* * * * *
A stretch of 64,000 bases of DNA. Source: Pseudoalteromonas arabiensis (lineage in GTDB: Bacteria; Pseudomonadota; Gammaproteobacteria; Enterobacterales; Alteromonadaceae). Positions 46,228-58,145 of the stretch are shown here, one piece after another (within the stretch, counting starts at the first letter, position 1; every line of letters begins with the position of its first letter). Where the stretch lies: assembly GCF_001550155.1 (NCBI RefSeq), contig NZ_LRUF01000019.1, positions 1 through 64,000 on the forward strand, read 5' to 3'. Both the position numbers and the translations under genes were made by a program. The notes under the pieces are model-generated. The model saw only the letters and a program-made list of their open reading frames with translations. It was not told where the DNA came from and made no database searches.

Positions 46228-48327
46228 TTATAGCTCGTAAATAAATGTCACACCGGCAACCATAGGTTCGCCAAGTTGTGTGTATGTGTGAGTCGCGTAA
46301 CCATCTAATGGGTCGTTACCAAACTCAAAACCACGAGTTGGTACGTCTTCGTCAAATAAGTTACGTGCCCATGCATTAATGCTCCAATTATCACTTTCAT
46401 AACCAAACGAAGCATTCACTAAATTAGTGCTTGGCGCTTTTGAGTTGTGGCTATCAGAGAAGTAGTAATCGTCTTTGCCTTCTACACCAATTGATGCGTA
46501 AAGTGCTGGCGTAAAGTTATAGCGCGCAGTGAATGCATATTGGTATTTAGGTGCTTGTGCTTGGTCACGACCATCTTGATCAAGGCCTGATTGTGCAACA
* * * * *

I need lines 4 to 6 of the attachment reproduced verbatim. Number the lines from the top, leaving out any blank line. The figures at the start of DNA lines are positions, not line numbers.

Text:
46301 CCATCTAATGGGTCGTTACCAAACTCAAAACCACGAGTTGGTACGTCTTCGTCAAATAAGTTACGTGCCCATGCATTAATGCTCCAATTATCACTTTCAT
46401 AACCAAACGAAGCATTCACTAAATTAGTGCTTGGCGCTTTTGAGTTGTGGCTATCAGAGAAGTAGTAATCGTCTTTGCCTTCTACACCAATTGATGCGTA
46501 AAGTGCTGGCGTAAAGTTATAGCGCGCAGTGAATGCATATTGGTATTTAGGTGCTTGTGCTTGGTCACGACCATCTTGATCAAGGCCTGATTGTGCAACA